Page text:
Chargers and Outlaws Near Johnson Deal
The Chargers are again close to working out a deal to acquire wide receiver Trumaine Johnson, but have made little progress in talks with No. 1 draft choice Jim Lachey of Ohio State.
The club has been working quietly but diligently for several months to obtain Johnson, the gifted pass catcher of the United States Football League’s Arizona Outlaws.
On at least two occasions, it appeared the transaction was about to be completed, only to have last-minute snags prevent the trade from being consummated.
“It looks real good this time,” a high-level Charger source said. “It looks like we will have a deal this week.”
Meanwhile, Lachey remains unsigned, and if recent history is any indication, there is little reason to be optimistic about his chances of coming to terms soon, even though training camp is less than a month away. The Chargers last year failed to sign No. 1 pick Mossy Cade and lost one of three first-rounders, Gary Anderson, the year before.
Johnson, who has not played for the Outlaws this year because of a contract dispute, would like to join the Chargers in time for the start of camp July 19, and the Chargers are doing everything in their power to oblige him.
A stumbling block is, and has been, the $1 million it would cost to buy Johnson’s freedom from the Outlaws. The Chargers, who own his National Football League rights, would assume part of the cost of the buy out.
It was learned the Chargers have agreed to terms with Johnson on a multi-year contract that would take effect if and when he obtains his free agency.
Bill Tatham Jr., co-owner of the Outlaws, has said the team would not relinquish its rights to Johnson unless it received a player of comparable ability, or enough money to purchase such a player.
Johnson walked out on the Outlaws on Jan. 23 after Tatham refused to advance him $250,000 for the down payment on a ranch in Louisiana.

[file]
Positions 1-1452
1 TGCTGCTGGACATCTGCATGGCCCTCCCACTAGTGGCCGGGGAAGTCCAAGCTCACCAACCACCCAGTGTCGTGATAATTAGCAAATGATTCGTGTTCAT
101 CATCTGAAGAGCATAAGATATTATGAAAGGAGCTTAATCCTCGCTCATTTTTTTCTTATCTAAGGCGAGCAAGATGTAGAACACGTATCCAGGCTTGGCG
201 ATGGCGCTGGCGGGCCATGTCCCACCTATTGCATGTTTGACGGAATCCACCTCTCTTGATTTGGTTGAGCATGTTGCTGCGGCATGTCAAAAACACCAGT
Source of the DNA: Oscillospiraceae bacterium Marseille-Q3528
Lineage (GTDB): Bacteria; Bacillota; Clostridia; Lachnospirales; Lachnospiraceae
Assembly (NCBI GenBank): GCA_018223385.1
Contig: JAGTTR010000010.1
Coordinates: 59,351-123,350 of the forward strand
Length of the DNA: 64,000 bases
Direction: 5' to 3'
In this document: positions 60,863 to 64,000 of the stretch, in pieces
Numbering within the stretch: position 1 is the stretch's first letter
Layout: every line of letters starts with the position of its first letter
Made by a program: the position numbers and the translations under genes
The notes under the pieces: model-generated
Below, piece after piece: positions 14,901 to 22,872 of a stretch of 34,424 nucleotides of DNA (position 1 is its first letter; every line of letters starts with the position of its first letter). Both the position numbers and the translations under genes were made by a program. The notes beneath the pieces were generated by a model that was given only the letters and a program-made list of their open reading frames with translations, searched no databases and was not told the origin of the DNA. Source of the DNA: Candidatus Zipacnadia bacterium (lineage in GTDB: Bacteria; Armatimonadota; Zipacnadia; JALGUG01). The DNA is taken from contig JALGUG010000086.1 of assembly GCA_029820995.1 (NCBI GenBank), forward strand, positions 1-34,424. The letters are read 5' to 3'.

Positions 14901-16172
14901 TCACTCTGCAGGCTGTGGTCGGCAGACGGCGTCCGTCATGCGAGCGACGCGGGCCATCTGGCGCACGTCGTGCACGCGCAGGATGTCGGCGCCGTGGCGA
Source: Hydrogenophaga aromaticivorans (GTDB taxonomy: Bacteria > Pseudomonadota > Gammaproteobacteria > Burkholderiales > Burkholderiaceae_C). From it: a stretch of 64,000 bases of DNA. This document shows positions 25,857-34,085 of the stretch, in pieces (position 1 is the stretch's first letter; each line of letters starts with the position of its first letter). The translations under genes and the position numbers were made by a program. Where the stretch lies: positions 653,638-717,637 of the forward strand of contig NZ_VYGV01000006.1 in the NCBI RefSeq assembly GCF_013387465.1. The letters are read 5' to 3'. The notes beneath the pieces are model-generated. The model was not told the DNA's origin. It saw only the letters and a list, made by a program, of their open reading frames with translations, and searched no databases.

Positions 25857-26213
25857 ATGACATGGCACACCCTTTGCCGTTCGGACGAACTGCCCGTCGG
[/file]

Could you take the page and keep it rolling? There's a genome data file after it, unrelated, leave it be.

Johnson, who caught 81 passes in 1983 and 90 in 1984, has not played a down this season and faces a much longer layoff if his contract problem isn’t resolved. Once this season ends, the USFL isn’t scheduled to play again until the fall of 1986, which would mean Johnson could go 2 1/2 years without suiting up.
He has made no attempt to conceal his distaste for the Outlaws.
“I’d rather retire than go back to Arizona,” Johnson said last week. “The Outlaws have been unfair to me. They have been very dishonest.”
The Chargers need Johnson almost as badly as he needs a place to play. Their receiver corps, once the finest in the NFL, has slipped in the last couple of seasons, and the outlook for 1985 is mixed--without Johnson, that is.
Tight end Kellen Winslow is recuperating from knee surgery and may miss as much as half of the season. Charlie Joiner, the league’s all-time leading receiver, is as reliable as ever, but will be 38 in October. To say that Wes Chandler, after two straight subpar seasons, is at a crossroads would be generous.
The Chargers had hoped to complete the acquisition of Johnson and try to trade Chandler before the draft was held April 30. But the negotiations stalled, leaving Johnson on hold.
The effort to finalize the Johnson deal has drawn attention away from the team’s stalemated talks with Lachey, the offensive tackle from Ohio State.
Lachey is believed to be seeking a four-year contract worth about $2 million.
Only three of the league’s 28 first-round selections have signed thus far, leading Lachey’s agent, Leigh Steinberg, to say, “This must be the slowest signing season in history.
“The teams seem to have made the decision to push back contract offers to the 1981 level, to which my response would be: roll back the TV revenues to 1981, as well.”
Salaries accounted for about 28% of the average NFL team’s expenses in 1982, Steinberg said. Even with salary inflation caused by competition with the USFL, salaries now make up 50 to 55% of a club’s expenses, “hardly outrageous in a labor-intensive industry,” according to Steinberg.
The Chargers recently signed No. 2 draft pick Wayne Davis to a four-year deal--estimated to be worth $1 million--which Steinberg called “very competitive.”
The team has not made Lachey what the agent would consider a similarly “competitive” proposal.